Side Effects: Blocking

As I pursued the right cocktail of medication to help treat my obsessive-compulsive disorder, I encountered my fair share of side effects.  My vision would black out.  I had jello-legs.  Dizziness in spades.  Rapid weight gain.  Tremors.  Drymouth.  Lethargy.  Excessive sweating.  Lactation (yes, really).

But perhaps the most frustrating side effect was the blocking.

Blocking is a form of stuttering– but probably different from what you’d imagine.  It’s not the usual “t-t-t-t-today, junior!” where repetition features heavily.  It’s where your mouth physically stops from saying a word or syllable.

I found this description online, emphasis mine:

Blocking is not usually present in normal dysfluency and, as such, it is a principal indicator of stuttering. Blocking typically occurs when two articulators come together with excessive force, e.g. when the two lips come together to form the consonant sound ‘b’, as in the words bookboy and Bob. Rather than parting the two articulators rapidly and easily, the speaker is unable to release the contact between them and a great deal of tension may build up. In severe cases a speaker may be unable to release a blocked sound for around 5-10 seconds. Owing to the adverse effects on the person’s breathing – because the person is typically holding their breath during a block – talking can become quite exhausting. In addition, the sense of fatigue when speaking can be exacerbated by the increased muscle tension around the head and neck area and in the chest.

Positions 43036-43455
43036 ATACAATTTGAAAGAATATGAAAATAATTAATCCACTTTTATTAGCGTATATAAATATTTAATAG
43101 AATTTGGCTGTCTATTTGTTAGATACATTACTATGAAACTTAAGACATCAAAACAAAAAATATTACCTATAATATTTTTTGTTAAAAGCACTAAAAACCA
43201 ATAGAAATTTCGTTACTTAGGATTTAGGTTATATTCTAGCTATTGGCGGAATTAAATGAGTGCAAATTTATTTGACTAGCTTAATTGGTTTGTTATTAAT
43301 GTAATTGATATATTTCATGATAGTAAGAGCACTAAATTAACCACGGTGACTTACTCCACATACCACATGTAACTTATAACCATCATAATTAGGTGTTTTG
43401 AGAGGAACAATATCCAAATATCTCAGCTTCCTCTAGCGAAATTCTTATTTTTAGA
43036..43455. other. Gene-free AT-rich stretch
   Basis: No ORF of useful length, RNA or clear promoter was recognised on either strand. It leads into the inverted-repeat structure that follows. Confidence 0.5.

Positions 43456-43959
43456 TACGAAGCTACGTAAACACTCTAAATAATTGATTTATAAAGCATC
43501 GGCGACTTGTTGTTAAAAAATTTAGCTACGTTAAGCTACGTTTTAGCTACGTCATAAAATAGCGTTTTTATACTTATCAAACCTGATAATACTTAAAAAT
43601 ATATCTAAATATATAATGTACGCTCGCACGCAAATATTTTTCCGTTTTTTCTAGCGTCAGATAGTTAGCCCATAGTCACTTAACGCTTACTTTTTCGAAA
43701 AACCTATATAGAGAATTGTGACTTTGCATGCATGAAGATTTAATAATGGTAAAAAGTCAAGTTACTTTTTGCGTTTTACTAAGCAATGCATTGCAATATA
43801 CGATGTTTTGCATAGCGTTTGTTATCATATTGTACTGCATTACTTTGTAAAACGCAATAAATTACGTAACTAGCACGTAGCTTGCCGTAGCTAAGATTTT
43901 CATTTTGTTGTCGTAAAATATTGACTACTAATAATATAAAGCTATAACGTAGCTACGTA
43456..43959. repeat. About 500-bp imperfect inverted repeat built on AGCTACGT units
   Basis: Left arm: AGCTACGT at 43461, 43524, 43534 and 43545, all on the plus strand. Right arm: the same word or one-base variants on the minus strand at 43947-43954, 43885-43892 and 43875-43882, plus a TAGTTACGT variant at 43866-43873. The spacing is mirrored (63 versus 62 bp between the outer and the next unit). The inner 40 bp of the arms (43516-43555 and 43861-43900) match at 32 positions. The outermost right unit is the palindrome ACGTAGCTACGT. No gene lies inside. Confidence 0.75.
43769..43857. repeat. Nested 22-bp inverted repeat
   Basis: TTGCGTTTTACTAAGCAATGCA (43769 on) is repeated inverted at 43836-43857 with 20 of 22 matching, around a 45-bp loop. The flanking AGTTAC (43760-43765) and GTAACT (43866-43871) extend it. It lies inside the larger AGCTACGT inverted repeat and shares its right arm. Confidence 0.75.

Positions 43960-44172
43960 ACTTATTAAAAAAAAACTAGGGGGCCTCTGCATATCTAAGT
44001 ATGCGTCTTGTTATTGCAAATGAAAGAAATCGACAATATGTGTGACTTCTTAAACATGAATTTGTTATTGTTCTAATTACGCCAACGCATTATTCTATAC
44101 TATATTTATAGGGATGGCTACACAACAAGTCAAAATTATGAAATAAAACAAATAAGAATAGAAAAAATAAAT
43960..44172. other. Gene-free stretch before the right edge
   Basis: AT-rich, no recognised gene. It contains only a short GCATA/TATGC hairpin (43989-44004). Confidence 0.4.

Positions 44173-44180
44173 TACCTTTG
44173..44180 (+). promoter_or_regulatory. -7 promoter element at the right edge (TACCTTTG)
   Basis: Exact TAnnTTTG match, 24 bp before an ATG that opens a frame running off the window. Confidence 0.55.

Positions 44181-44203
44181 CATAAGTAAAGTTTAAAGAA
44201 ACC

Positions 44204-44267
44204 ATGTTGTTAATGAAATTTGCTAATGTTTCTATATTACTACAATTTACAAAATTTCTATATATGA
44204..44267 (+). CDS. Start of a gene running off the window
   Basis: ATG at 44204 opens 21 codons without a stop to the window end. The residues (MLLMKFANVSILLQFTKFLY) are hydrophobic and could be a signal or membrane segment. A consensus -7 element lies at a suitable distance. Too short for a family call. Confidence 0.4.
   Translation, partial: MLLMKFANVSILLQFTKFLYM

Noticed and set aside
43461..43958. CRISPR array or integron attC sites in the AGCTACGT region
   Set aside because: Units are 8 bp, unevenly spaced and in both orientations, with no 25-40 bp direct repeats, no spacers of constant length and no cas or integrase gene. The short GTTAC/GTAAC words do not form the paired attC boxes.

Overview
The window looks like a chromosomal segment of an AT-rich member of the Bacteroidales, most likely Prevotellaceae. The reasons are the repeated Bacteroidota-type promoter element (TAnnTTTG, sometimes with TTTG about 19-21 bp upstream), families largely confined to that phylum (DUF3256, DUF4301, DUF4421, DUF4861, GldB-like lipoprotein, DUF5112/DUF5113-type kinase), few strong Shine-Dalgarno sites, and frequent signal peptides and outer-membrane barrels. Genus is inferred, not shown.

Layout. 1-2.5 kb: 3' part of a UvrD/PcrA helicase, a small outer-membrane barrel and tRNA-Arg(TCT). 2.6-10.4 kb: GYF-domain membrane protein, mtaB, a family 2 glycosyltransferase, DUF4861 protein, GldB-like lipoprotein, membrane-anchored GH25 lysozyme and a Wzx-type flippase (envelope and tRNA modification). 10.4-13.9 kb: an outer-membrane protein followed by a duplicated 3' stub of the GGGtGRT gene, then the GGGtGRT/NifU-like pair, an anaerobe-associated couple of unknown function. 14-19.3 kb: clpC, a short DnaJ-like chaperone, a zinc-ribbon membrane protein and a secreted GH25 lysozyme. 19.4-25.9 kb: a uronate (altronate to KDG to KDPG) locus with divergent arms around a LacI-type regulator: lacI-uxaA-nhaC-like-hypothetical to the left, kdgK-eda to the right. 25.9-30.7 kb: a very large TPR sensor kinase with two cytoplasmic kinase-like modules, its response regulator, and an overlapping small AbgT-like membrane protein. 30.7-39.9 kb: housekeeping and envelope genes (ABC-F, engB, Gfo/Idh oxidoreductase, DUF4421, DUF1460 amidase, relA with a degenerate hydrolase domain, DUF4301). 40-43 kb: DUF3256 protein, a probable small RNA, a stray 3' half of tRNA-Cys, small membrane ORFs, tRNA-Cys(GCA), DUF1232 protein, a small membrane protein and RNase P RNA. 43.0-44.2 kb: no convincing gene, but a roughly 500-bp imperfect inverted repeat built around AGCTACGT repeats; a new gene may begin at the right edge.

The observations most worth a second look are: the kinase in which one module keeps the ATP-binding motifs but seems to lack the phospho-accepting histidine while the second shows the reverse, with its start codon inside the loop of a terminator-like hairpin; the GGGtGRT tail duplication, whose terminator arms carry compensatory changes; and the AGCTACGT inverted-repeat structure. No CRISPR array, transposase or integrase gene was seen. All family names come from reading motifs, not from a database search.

I’ll try my best to explain what would happen to me.  In the middle of speaking, my tongue (especially the base of it) would seize, and I would be physically incapable of saying the word for several seconds.  My mind has always worked faster than my mouth, but this was out of control.

The words were there but unable to come out of my mouth.

Not gonna lie, I’m a good speaker.  I’m articulate, and I can hold an audience’s attention.  For my job, I do a fair amount of public speaking– presentations at churches, schools, etc.– and it’s an area in which I feel confident.

All of that was stolen from me with the blocking.

stutterI was suddenly terrified of speaking opportunities, felt silly even in one-on-one appointments when I couldn’t just SAY. WHAT. I. WANTED. TO. SAY.  It felt like one more thing OCD was stealing from me– not just my public speaking ability, but my confidence.  I was so frustrated and shed a lot of tears around this time.

Thankfully, my brilliant psychiatrist knew what was causing the blocking (for me it was a too-high dose of Risperdal), and once he reduced it (I now only take half a milligram daily!), the blocking went away.

At a writing conference Q&A, a man in the crowd asked several questions, and his phrases were filled with blocking.  It was even on the same letters as me– b’s and p’s, those darn plosives!– and as he spoke, I could almost feel my tongue freeze inside my mouth, feeling like a thick, inoperative muscle– a weapon against me instead of for.

7 thoughts on “Side Effects: Blocking

  1. I’ve experienced this identical thing on high doses of Risperdal. I didn’t realize it was called “blocking”. That’s one thing I learned today. Thanks.

      • When I was a senior in high school, I went through the obligatory rite of passage – skipping school to go to the track for practice. Most sane, sober locals know to stay out of the city on race day.

      • I went to the 500 my senior year of high school. It was fun because of how LOUD it was– and also to see the sheer delight on my dad’s face! He’s like a little boy on race day!

        But after 250 laps and a raging sunburn, the magic wore off for me. 🙂

  2. Pingback: Talk about Your Medicines Month | Jackie Lea Sommers

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